JB It took some time to get back in, I was really nervous that it would be really hard to start again and I was painting in a sort of new style. I was doing something totally different that I ever did before. My paintings have now a peeling effect, like they are coming off the wall. So there is a broken style to it. My murals usually had this broken style. So I thought that I come back now after this break, showing a new style, it was scary.

LP I’ve been following your work for a long time because I liked your special style and also because of my street art blog Music On Walls. When I then moved to Berlin in 2017 I was actually looking for murals, I saw one of yours and I took a picture of myself in front of it and then I tagged you. So you re-tagged me and I thought it was a good time to start a conversation. So I asked you if I could come by and then a few days later I visited you in your studio. Since then we have always re-connected for events and stuff. That’s how we met, or do you have a different story?

JB I wanted to hear that story because I actually forgot it. Sometime people ask me to come to the studio just to say hi and pitch a project and I remember that you said to me that we should meet and I remember saying, but about what? I am totally fine to have people come over so I said sure, just come over. I remember thinking, what are we doing? What does he want to talk about, there was no agenda. But then you came and we just talked. So that was it and then we just kept on bumping into each other. And you take people to my mural with your runs, you show them the one near Bülowstraße.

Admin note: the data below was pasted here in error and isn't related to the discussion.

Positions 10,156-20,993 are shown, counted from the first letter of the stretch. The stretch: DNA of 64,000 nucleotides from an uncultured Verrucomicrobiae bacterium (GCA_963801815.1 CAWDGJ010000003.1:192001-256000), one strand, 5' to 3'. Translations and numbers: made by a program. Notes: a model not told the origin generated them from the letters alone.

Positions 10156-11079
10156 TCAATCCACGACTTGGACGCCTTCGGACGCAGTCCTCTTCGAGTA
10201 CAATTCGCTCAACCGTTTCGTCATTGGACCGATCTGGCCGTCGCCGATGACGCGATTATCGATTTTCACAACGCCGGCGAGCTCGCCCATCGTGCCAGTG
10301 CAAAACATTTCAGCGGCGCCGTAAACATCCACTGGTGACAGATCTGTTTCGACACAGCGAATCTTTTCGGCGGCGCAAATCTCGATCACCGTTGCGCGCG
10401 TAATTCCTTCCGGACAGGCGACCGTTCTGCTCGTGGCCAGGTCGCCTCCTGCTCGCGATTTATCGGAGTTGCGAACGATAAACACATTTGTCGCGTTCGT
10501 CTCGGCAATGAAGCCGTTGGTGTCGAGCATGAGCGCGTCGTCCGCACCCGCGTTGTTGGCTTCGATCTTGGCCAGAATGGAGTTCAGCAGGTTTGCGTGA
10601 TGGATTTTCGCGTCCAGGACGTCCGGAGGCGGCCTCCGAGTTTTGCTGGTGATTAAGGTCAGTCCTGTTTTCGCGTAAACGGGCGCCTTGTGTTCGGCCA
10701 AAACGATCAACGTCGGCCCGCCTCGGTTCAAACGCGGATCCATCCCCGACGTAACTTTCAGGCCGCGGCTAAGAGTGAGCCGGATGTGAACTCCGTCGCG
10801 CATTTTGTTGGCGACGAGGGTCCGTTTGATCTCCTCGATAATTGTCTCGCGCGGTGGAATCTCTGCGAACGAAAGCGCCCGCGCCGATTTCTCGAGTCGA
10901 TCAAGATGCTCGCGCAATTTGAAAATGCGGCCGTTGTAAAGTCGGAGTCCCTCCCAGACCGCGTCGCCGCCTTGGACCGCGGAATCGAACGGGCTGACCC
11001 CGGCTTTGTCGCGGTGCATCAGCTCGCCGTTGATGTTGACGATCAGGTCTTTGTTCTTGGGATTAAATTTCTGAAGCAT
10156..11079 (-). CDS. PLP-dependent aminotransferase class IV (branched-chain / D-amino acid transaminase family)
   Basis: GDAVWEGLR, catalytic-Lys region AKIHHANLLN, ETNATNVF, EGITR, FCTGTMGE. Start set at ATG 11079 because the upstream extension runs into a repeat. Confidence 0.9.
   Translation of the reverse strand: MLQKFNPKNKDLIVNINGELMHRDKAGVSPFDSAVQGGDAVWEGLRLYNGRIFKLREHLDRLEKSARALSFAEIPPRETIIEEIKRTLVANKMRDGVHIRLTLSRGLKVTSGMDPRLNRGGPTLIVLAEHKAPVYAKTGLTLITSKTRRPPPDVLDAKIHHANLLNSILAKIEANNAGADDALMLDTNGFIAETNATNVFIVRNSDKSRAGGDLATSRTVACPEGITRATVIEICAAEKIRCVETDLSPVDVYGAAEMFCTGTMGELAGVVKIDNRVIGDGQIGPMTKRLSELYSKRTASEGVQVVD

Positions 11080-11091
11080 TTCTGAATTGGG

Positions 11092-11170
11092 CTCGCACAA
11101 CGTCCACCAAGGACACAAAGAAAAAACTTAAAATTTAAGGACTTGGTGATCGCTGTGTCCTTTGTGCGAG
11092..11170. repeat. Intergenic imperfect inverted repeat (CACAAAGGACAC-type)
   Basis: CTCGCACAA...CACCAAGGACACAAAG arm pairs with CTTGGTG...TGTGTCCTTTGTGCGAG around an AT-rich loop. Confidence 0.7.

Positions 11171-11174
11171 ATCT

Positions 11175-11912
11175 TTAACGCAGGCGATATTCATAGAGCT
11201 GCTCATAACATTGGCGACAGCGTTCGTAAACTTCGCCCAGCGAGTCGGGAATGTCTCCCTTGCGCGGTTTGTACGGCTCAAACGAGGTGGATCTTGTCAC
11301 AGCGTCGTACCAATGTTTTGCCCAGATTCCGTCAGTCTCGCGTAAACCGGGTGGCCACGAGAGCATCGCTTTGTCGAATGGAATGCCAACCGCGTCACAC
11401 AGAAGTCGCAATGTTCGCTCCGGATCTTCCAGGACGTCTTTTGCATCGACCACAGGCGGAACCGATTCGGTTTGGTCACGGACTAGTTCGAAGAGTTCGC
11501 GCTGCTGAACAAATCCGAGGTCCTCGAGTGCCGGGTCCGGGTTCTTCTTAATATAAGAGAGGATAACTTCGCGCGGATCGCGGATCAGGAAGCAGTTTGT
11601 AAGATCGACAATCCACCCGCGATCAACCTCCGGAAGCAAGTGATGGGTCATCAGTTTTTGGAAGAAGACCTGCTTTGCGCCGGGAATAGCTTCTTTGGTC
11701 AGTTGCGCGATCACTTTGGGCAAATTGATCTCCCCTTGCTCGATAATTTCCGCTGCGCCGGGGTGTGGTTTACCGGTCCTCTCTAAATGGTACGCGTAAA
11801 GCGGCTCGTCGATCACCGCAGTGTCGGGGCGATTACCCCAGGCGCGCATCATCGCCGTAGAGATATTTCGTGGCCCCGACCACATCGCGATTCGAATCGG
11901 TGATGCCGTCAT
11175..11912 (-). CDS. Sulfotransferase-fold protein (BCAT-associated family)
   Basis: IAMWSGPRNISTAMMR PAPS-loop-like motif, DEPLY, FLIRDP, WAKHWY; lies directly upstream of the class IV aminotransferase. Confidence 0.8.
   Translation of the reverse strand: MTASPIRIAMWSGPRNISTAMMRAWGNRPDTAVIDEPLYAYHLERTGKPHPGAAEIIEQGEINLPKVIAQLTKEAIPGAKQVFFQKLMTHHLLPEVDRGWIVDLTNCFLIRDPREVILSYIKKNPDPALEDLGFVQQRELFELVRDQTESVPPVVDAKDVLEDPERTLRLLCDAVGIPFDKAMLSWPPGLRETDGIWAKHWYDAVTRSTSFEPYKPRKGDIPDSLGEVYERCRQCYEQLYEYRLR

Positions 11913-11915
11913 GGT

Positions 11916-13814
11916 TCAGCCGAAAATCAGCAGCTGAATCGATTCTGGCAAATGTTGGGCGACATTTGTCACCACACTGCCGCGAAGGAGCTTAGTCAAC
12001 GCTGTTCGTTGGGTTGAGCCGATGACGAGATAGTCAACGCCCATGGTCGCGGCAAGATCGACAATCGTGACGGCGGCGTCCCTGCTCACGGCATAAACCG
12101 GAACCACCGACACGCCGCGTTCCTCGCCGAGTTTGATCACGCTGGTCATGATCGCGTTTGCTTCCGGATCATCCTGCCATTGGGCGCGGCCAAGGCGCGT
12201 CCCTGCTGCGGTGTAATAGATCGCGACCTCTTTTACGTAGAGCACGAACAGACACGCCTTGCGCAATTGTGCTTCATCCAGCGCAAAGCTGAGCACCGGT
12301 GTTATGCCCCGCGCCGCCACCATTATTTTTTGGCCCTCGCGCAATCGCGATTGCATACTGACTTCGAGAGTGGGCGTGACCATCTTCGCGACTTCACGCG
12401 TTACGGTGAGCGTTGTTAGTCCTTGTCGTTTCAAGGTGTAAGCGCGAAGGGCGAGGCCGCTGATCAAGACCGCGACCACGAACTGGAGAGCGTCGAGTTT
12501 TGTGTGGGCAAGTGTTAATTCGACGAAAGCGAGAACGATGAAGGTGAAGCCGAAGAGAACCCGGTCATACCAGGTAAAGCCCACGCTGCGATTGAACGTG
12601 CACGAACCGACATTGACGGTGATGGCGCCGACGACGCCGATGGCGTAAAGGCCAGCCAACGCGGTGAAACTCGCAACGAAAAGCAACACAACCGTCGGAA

JB This is particularly interesting because the mural is on the building in a way that no one would ever see it unless you know it’s there and you go straight to it. It is a bit unfortunate because it would be way more popular. It’s cool that you are taking people there.

Laurent Petit (C) Vismante Ruzgaite

LP That’s what is very cool about it because it is like a hidden gem. So it’s also a surprise moment for the people that take part in my run. So we are running past it and then I tell the people to look back and they suddenly see your impressive mural. And because it is on a parking place and you can actually go there, take pictures and I can explain the details.